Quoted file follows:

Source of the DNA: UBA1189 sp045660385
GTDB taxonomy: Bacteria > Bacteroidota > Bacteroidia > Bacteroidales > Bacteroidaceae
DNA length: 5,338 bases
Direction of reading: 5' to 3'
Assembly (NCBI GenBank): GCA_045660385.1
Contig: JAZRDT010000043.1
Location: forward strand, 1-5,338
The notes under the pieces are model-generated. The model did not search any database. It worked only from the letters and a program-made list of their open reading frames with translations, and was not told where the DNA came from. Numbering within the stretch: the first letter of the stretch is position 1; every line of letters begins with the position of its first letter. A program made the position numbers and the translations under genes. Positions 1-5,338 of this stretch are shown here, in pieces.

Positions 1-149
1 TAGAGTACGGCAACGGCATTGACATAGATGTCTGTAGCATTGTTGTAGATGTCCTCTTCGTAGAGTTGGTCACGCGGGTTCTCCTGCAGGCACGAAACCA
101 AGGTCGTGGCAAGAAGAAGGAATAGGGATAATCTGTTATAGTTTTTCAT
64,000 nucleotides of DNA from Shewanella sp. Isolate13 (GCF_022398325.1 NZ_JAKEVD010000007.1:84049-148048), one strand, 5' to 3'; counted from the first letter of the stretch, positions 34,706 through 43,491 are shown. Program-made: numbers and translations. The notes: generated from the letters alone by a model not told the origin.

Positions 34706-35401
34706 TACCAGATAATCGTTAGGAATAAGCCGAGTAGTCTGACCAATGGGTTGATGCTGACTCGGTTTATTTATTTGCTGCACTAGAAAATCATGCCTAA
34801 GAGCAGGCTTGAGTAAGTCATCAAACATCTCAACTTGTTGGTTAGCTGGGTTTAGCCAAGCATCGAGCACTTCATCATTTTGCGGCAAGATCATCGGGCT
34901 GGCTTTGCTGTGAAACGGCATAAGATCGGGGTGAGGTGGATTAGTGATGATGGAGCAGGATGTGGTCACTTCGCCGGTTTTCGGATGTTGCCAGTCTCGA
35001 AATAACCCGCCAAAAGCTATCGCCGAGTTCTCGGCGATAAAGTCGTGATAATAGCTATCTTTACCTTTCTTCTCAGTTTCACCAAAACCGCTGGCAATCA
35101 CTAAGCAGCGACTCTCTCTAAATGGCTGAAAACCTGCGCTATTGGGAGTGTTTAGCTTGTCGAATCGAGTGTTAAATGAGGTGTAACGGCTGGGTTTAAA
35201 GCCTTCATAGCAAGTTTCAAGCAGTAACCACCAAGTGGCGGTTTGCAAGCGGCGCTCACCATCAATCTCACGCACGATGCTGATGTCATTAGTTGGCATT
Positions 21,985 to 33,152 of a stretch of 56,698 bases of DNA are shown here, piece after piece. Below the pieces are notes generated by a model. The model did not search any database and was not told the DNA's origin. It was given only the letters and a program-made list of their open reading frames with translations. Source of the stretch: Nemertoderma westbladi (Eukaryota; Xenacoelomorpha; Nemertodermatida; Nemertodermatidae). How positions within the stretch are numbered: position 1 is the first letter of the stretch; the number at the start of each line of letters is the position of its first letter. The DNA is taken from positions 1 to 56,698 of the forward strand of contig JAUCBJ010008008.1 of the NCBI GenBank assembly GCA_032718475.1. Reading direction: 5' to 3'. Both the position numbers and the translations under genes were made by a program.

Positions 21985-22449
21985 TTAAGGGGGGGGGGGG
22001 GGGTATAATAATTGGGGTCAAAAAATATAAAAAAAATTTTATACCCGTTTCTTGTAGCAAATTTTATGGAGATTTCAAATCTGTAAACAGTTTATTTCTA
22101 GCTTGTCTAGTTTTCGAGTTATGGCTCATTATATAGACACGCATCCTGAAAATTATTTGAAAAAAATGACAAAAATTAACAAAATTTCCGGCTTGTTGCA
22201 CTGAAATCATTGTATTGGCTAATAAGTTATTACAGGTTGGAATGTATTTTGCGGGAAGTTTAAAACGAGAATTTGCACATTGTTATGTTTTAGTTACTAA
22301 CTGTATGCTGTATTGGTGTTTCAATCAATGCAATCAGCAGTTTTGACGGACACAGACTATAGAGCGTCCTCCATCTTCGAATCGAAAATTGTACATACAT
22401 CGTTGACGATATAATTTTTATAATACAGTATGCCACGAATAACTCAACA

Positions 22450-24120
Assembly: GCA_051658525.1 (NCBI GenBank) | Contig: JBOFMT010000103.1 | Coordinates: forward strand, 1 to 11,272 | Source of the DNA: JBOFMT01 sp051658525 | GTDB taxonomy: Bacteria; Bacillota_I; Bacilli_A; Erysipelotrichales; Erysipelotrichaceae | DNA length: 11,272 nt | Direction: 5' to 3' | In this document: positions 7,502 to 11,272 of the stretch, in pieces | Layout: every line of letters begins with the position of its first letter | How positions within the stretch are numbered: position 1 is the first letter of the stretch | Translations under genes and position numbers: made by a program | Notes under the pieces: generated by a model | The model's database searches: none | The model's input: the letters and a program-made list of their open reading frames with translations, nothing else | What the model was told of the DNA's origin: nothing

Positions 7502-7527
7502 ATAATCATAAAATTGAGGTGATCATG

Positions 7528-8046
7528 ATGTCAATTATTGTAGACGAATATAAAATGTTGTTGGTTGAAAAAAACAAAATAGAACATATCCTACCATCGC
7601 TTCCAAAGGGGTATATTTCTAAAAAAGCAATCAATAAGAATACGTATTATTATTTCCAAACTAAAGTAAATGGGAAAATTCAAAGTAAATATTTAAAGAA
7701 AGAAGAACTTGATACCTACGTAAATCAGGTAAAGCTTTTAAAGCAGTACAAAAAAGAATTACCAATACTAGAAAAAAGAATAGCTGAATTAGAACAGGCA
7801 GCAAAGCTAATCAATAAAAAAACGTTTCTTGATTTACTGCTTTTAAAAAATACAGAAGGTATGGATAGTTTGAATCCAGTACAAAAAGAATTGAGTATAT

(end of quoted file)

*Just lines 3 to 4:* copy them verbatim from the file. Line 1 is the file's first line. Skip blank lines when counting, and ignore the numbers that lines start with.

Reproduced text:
DNA length: 5,338 bases
Direction of reading: 5' to 3'